‘The Sheep’ was first published in The Swansea Review 13 (1994), pp. 55-56.
When Owain arrived, there was no one at the station. He was unsurprised, for there had not been anyone on the train. He stood on the platform, facing west, and said: ‘Doesn’t anyone live here any more?’
It was a debatable point. A few bedraggled sheep proceeded to do so, though inconclusively. It depends what you mean by live, they answered him in the end. When the only thing you’re equipped to do is eat grass and grow woolly slippers, you don’t call it living exactly. The subtleties of their argument were lost on Owain. All he heard was a pack of sheep baa-ing, and he’d heard that before. ‘Tell it to the butcher,’ he ordered them, miserably, and went down the platform for a walk. The sheep retreated back above the cloud line with a jaundiced air. They didn’t bother to answer his question, because he’d insulted their intellects.
‘Once this place was full of people!’ he protested to the ticket office. ‘I don’t understand it! Where’ve they all gone?’ The ticket office didn’t answer him. It didn’t ask to see his ticket either, which was quite a relief to Owain. He sprayed out the Welsh on a bilingual ‘No Parking’ sign, and left the station. But it was a small consolation for turning up at the town where you live, and finding there’s nobody in.
Owain went down the high street for a walk. Smith’s was deserted. So was Y Siop Lyfrau. He sat down on a stack of second hand Richard Llywellyn books, and cried. ‘But this is my home! Where’s my mam? Where’s my dog? Where are the holiday homes I tried to set fire to? Where’s the pretty girl in the post office where I used to cash my dole?’ Presently the Welsh Secretary turned up and took pity on him. ‘It’s no use crying, young man. You’re too late.’ But Owain made a point of ignoring him.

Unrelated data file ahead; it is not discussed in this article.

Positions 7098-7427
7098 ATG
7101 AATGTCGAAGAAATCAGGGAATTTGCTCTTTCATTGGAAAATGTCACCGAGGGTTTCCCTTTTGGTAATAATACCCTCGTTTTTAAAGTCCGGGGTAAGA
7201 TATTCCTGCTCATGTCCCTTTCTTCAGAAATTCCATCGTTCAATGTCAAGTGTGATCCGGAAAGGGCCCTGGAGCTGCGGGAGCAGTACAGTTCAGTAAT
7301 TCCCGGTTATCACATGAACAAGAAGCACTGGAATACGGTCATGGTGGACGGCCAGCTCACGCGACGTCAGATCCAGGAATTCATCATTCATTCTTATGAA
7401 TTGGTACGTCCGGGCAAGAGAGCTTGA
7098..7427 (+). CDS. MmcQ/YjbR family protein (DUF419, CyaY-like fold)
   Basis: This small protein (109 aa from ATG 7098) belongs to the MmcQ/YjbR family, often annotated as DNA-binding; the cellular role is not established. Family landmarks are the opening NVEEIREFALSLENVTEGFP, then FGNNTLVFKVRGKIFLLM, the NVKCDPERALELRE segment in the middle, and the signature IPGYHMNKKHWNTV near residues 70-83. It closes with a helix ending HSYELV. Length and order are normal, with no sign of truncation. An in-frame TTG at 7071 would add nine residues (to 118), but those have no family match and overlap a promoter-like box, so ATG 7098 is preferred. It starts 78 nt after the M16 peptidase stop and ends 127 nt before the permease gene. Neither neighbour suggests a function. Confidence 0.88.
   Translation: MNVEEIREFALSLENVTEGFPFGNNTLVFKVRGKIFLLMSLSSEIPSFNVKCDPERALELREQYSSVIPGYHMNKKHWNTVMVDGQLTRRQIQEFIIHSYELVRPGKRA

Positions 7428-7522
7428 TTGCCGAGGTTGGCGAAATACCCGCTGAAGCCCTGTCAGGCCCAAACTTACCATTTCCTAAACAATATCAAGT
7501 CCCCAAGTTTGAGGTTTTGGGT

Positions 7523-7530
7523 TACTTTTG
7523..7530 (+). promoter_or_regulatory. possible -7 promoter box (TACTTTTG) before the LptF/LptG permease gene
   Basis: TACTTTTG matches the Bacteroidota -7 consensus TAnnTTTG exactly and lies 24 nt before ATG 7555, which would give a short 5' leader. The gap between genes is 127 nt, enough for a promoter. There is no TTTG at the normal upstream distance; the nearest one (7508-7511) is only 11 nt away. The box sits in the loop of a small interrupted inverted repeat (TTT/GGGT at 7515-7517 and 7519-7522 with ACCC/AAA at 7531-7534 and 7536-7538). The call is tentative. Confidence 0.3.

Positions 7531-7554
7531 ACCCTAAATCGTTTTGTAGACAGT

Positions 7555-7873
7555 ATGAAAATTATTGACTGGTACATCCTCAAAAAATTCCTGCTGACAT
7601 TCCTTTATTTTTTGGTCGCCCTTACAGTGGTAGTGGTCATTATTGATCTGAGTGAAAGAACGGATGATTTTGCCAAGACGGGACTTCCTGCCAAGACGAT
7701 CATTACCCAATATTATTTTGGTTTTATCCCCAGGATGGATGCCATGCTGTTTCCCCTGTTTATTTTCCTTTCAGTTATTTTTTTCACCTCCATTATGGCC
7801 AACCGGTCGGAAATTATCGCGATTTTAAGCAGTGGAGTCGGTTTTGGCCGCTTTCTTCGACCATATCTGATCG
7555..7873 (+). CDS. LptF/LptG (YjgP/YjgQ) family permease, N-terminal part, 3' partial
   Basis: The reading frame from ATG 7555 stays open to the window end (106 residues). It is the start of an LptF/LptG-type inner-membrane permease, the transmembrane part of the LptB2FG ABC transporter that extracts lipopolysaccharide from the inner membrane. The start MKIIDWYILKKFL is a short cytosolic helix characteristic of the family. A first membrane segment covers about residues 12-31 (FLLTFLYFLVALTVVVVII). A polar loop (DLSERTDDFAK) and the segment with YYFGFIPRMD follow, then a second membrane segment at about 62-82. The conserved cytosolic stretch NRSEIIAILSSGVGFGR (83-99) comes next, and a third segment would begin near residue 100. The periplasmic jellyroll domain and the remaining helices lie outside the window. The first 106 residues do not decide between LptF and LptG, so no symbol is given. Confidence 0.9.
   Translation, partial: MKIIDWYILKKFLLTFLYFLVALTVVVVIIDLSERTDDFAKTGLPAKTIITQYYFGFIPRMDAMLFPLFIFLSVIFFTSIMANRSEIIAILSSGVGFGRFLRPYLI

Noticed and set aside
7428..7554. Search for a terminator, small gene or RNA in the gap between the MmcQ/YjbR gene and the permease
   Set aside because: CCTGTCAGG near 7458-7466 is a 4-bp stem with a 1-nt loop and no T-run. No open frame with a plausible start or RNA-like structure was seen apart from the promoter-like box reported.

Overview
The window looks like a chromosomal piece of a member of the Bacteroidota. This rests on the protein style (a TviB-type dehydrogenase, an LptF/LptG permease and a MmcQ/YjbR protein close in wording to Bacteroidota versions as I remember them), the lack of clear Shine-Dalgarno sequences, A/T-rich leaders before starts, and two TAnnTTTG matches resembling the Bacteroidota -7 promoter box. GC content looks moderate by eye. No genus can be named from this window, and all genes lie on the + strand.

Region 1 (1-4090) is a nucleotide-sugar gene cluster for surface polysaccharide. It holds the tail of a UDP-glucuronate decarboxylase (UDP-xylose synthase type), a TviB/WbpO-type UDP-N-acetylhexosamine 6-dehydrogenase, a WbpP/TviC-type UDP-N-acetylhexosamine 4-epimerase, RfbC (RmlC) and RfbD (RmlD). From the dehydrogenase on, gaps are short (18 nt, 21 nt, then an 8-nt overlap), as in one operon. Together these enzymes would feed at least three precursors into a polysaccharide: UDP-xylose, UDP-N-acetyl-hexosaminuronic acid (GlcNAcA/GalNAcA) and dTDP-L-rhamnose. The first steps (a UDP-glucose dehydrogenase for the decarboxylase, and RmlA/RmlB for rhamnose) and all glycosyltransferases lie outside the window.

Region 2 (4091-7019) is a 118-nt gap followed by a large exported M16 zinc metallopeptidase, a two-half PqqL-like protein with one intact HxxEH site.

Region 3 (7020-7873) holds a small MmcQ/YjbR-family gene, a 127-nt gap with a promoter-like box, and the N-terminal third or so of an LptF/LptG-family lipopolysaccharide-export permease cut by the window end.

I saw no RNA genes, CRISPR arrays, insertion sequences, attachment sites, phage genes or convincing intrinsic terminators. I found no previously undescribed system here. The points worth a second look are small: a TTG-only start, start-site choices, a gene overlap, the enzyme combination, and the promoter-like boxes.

The Welsh Secretary sat down out of spitting range, and said: ‘Everyone left three weeks ago. The only company I’ve had since then has been the sheep.’ ‘I’ve already met the sheep,’ said Owain, deeply moved by the man’s misfortune. Mutual pity was overcoming the language barrier, which dissolved altogether when it was found they both spoke French. ‘Where did they go?’ Owain asked him.
‘They said it was sunnier in Patagonia,’ said the Secretary. ‘They were leaving Wales to the English, who’d ruined it anyway. The English were a bit insulted by that, so they said they weren’t sticking around either. They’re all in Patagonia together now.’ ‘I missed it,’ said Owain. ‘I’d gone to set fire to No. 10. I betrayed my country.’ ‘Your country doesn’t need you now,’ said the Secretary.
Owain went off by himself for a while, and held a referendum on political links with Patagonia. The result of the referendum was favourable, for once, so Owain set off to the beach to look for something to cross the Atlantic in. When he arrived two days later, he was tired. He cast off in a dinghy and let it sail itself, while he sat asleep on the stern. The boat sailed round in circles all day, and all the sheep came down from the mountains and stood in a line on the shore, and laughed at him. Owain woke up, and wondered what all the sheep were looking at, and why he was so close to land. But they didn’t tell him, because he’d insulted their intellects, that the whole of Cardigan Bay had been dammed, to make electricity for Birmingham.
Pugnacious Little Trolls
‘freely and fiercely inventive short stories… supercharged with ideas.’
Jon Gower, Nation Cymru
Prayer at the End: Twenty-Three Stories
‘heaving with loss, regret and familial bonds.’
For His Warriors: Thirty Stories
‘sketched with a depth and sureness of touch which makes them memorable and haunting.’
Caroline Clark, gwales.com
Reasoning: Twenty Stories
‘dark, complex, pensively eloquent’
Sophie Baggott, New Welsh Review
The Sleeping Bard: Three Nightmare Visions of the World, of Death, and of Hell
Translated by T. Gwynn Jones, with an introduction by Rob Mimpriss.
A Book of Three Birds
‘Lucid, skilful, and above all, of enormous timely significance.’
‘In this exemplary collaboration between medical science and imagination, lives preserved in official records, in the language and diagnoses of their times, are restored not just to light, but to humanity and equality. This anthology is a resurrection.’
Hallowe’en in the Cwm: The Stories of Owen Wynne Jones
‘An invaluable translation.’
Going South: The Stories of Richard Hughes Williams
Translated by Rob Mimpriss, with an introduction by E. Morgan Humphreys